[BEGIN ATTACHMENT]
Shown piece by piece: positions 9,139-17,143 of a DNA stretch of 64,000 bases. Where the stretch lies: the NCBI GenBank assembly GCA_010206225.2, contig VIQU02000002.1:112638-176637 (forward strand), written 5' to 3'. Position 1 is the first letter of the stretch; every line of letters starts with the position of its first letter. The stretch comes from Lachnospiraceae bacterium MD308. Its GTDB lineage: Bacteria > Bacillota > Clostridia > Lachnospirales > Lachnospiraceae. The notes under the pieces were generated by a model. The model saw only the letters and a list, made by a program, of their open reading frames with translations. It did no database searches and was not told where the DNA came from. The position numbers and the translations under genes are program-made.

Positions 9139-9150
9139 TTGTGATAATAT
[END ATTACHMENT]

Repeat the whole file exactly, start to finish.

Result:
Shown piece by piece: positions 9,139-17,143 of a DNA stretch of 64,000 bases. Where the stretch lies: the NCBI GenBank assembly GCA_010206225.2, contig VIQU02000002.1:112638-176637 (forward strand), written 5' to 3'. Position 1 is the first letter of the stretch; every line of letters starts with the position of its first letter. The stretch comes from Lachnospiraceae bacterium MD308. Its GTDB lineage: Bacteria > Bacillota > Clostridia > Lachnospirales > Lachnospiraceae. The notes under the pieces were generated by a model. The model saw only the letters and a list, made by a program, of their open reading frames with translations. It did no database searches and was not told where the DNA came from. The position numbers and the translations under genes are program-made.

Positions 9139-9150
9139 TTGTGATAATAT